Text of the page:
Saturday, May 16, 2020

Thru-lines Comes Thru

Ok, so this isn't one of my Mother's Day posts, but it pertains to two of my Mother's Day posts.

I've been focusing on various female ancestors in my family tree from varying generations. Up until this week, I had no idea who my 3rd Great Grandmother was, except that her name was Susan Webster who married John Faulkner. I still do not know who his parents were or where he came from. All I knew was that he had a previous wife named Patty and several children by her. He then married Susan Webster, had some children by her before he married her, and they raised a large family in the Lanesboro area of Anson County, one of whom was my Great Grandmother, Penny Wayne Turner's mother, Sarah Frances Faulkner.

Just a pretty picture of an old house I took 4 years ago that popped up in Memories on my phone.

It just bothered me that I didn't know, so I began digging, snooping and calculating. The two posts are Here and Here.

There were not many mentions of any Websters in Anson County, where Susan lived and raised her family, so I took the few scraps I had and looked at them theoretically, and things started coming together. I found a Nancy Webster who seemed to have 3 children in 1830 (a fourth would be born in 1832).  I found her mentioned in an 1834 deed wherein Elias Preslar, Sr. named her as the mother of his illegitimate grandson, Calvin, by his deceased son, Erasmus.

At first, I didn't find anymore on Calvin,except that he sold the property his grandfather had given him, 6 years later. Speculating that Calvin may have taken his fathers name as an adult, I found him in the 1840 census of Anson County, then I traced him as he moved from there to Scott County, Mississippi, where he married Miss Martha Thurman. They then moved to Bienville Parrish, L. A. and lastly to Polk County, Texas.

Delta Computer Systems

While tracing Calvins route and records, I discovered a Nancy Webster, from Anson County, NC, no less, who was in Scott County, MS by 1841, as she shows in the state tax list for that year. She married a mixed race Blacksmith named Enoch Perrett there. Also arriving in Scott County, MS about the same time was one Elias Preslar, Jr. Brother of Erasmus, son of Elias Sr. I also discoverd that his wife was named Mary Elizabeth Webster and the difference in the ages of her and Nancy Webster Perrett was about 2 years. In the 1840 census they were living side by side.

To add an extra point of interest, Enoch Perrett's oldest daughter was married to Calvin's wife, Martha Thurmans, brother.

Elias Preslar, Jr. and family also migrated on down to Bienville Parrish with Calvin's family, but Elias didn't make it to Texas with the younger generation, including some of the Perretts. He died in Louisiana. I also discovered another female Webster in Anson County, who I believe was probably a third sister.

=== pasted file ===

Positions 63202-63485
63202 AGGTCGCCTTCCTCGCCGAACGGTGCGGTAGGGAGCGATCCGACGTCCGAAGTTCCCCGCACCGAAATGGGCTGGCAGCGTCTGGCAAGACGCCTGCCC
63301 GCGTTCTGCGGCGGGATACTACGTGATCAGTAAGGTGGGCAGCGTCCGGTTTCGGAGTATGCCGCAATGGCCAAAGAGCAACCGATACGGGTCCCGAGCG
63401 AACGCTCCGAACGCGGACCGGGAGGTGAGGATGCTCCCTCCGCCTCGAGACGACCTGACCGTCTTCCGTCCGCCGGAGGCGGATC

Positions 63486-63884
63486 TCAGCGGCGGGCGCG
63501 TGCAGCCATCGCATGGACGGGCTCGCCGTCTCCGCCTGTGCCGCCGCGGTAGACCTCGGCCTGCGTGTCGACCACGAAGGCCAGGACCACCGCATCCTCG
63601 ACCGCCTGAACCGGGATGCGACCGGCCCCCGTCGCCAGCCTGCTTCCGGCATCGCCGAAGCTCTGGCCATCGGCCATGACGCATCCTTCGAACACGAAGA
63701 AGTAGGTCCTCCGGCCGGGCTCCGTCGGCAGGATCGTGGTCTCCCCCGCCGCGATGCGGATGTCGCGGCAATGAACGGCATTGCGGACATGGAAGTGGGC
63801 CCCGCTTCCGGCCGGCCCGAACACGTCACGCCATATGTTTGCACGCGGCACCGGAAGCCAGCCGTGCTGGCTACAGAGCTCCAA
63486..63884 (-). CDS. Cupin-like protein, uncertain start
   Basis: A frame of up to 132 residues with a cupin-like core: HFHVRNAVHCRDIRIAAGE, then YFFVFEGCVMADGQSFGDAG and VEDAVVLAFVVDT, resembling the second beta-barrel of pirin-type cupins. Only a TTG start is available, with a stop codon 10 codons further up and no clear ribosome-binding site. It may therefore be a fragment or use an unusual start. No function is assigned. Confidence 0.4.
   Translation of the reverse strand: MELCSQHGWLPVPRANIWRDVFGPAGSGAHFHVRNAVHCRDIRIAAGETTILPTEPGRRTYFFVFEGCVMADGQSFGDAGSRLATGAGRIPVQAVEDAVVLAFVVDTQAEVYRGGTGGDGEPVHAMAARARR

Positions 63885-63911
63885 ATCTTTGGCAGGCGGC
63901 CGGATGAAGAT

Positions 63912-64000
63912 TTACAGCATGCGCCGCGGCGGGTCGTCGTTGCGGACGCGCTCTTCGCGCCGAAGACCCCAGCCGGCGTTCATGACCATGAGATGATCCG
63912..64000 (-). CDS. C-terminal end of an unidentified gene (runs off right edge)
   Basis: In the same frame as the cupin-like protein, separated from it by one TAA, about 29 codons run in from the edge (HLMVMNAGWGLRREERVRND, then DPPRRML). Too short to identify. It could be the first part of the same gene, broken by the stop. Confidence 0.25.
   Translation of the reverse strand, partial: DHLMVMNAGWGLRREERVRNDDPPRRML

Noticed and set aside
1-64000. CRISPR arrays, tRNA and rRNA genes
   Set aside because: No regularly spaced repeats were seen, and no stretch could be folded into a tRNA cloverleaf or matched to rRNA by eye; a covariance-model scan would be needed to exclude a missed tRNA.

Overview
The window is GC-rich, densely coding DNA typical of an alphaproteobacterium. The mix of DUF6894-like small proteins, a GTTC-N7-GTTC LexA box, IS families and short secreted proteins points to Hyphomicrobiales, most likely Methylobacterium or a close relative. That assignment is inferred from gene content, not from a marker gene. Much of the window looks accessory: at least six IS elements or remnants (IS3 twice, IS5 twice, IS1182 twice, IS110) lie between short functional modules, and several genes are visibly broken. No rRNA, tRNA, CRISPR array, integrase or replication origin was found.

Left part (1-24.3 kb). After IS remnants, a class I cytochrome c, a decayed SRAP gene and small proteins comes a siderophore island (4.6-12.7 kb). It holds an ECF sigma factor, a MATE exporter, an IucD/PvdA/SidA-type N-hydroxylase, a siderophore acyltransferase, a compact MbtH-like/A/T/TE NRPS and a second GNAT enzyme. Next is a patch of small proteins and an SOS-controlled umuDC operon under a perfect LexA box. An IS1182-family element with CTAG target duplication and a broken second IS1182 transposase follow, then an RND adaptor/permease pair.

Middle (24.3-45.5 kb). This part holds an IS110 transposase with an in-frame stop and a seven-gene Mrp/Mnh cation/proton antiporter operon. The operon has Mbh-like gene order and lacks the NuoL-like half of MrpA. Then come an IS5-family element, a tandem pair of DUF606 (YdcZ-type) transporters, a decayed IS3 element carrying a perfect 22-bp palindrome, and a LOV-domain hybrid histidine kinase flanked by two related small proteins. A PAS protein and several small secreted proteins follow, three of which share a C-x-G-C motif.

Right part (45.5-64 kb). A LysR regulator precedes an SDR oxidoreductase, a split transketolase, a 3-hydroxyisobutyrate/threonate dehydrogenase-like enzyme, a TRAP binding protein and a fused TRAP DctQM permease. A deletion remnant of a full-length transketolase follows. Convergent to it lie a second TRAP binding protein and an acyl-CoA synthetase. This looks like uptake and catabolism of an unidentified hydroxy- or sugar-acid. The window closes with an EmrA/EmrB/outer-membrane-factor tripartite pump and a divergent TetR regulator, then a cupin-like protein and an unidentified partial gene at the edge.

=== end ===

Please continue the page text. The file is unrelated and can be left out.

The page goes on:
I am a long way from being finished researching this family. For one, two sisters, Ann E and Mary C Webster show up in Union County in its first census, just over the border from Anson, and they were born in Louisiana. Both school teachers, one marries a McCollough and the other remains single. They retire to Chester County, South Carolina. At one point, one of the sisters is found with Malissa Webster, who is in the 1850 census of Anson County, in the Lanesboro area. I believe Malissa to be one of the girls in the 1830 household of Nancy Webster and my Susan to be the other. And, of course, Calvin to be the boy. There may have been some Webster family members already in Bienville Parrish before Calvin and Elias arrived. Remember, Elias's wife was a Webster as well.

At any rate, I felt I had enough circumstantial evidence to put Nancy as Susan's mother in my Family Tree, just to see what would happen.

And Wa-Lah! Thru-Lines on has done its job. I share dna with descendants of Calvin.
It says he is my Half  4th Great Uncle because I have not connected Erasmus Preslar as the father of my Susan, but he probably was. The awesome thing is that I probably match more of Calvins descendants, but most of them have no idea where, or who, Calvin came from. They're from out west and have never read the deeds from Anson County, North Carolina. And they've been looking for Calvin Preslar, not Calvin Webster. But two of them have it at least partially figured out, and hopefully, because I have connected Calvin to my family tree, more of his descendants will be able to climb a little further up their family tree.

Illegitimacy in the past is the source of many a "brickwall' ancestor. Whenever I come across the situation in old court records and such, I try to figure out who the people were, and sometimes I put them in a 'free-for all tree" on ancestry, for descendants to find. Sometimes, I write a post to help folks breakdown those brickwalls, whether its my family or not.

Nancy Webster was my 4th Great Grandmother. DNA proven.

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